Reformation Sunday and the Independent Church, Part 2

I had intended to add more to this several days ago, but did not.  My apologies to those of you who stopped by looking for something new.  

Over the last week-plus I have had my intent to preach through the five “solas” of the Reformation affirmed several times.  In preparing to preach this week, I am reminded at how both believing in and following Jesus Christ are based on objective revelation.  There are numerous calls in Scripture to stand solidly on the foundation that was heard at conversion.  

I try to walk two miles two or three times a week at a local park.  My iPod was playing a sermon on pastoral ministry by Alistair Begg.  He was talking about how some feel that no one listens to preaching anymore and arguing the case for why people do listen to preaching.  I was thinking that if we could get people to concede that preaching still has a valid role in the church today (something that I wholeheartedly affirm), certainly that preaching has to be focused at the day-to-day experiences of the listener.  Doctrinal preaching then, has to be set aside.  Maybe a Sunday School class on doctrine can be offered for the super-interested, the more intellectual listener.  But not in the pulpit!

Yet by the grace of God doctrinal preaching changed the course of history.  These five basic affirmations of biblical Christianity have enormous impact on real life.  Part of good doctrinal preaching has to be to show that to be true.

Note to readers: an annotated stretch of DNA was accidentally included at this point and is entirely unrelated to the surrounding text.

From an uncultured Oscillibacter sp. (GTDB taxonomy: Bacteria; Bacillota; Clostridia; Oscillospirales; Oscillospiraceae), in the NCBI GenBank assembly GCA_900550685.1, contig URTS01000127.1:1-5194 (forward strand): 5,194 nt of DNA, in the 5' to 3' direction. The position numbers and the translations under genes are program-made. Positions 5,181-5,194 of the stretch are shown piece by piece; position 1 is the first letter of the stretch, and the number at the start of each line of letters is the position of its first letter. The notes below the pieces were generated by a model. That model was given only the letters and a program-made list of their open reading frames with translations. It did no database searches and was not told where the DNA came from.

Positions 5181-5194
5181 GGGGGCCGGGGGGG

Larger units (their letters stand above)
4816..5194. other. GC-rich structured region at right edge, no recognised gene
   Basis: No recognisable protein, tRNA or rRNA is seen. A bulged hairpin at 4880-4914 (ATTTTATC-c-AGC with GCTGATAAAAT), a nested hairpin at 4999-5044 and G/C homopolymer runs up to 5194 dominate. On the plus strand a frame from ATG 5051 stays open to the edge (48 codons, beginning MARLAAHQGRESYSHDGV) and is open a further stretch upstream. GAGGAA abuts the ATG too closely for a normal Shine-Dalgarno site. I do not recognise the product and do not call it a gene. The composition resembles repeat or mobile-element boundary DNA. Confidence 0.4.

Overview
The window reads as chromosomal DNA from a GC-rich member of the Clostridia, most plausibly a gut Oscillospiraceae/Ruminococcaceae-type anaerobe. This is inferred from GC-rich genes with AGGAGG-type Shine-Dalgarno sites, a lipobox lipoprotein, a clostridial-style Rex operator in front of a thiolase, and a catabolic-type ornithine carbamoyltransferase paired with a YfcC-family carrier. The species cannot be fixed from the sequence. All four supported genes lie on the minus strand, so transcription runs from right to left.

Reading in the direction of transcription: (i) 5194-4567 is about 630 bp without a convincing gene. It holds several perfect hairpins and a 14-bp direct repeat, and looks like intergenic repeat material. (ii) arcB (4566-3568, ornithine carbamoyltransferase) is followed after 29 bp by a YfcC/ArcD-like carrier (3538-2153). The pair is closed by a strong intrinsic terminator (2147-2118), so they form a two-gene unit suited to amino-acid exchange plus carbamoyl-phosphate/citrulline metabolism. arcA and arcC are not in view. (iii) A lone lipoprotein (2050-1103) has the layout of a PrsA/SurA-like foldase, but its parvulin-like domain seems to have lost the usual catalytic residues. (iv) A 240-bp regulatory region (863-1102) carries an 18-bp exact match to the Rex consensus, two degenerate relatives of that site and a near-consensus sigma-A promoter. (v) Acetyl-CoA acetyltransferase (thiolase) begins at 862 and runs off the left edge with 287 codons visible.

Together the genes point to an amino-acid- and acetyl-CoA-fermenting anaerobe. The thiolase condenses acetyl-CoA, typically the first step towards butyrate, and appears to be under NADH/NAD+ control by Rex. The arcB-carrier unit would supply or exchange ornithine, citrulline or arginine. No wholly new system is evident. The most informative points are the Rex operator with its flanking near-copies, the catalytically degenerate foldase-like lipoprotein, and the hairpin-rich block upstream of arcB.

Because I prefer teaching a passage rather than doing a topical study in a sermon, I’m planning to focus on one particular text each week.  But I’ve assembled some fairly new resources on the truths of the reformation that I would like to commend to you.

The late James Boice wrote Whatever Happened to the Gospel of Grace?  It spends a chapter on each of the five major doctrines.  I recommend it highly.  Gary Johnson and R. Fowler White have edited a book entitled Whatever Happened to the Reformation.  The forwards are written by R.C. Sproul and David Wells, and Michael Horton contributes the afterward.  In Here We Stand, one of the best books I read this year, Michael Horton’s chapter on the Solas is superb.  R.C. Sproul has a fine book called Scripture Alone that goes beyond the scope of one sermon on the Bible, but I will recommend it as a resource for those interested in more than we can cover on one Sunday morning.  Ditto for his book on Justification entitled Faith Alone.  Terry Johnson wrote The Case for Traditional Protestantism which deals with these five doctrines, and finally After Darkness, Light: Essays in honor of R.C. Sproul is a fine exposure to the Reformation truth.

The next entry on this blog will probably deal with what I hope to accomplish in this series.  

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As an aside, I have had the opportunity to attend Mark Dever’s lectures on preaching at Westminster Seminary over the last two days.  They have been excellent.



crappiehunter said...

Good post on the church. I'm a pastor in Indiana and struggle with the independance of the church at times. I'm in a denomination but there is still so much independance. I think we should be interdependent.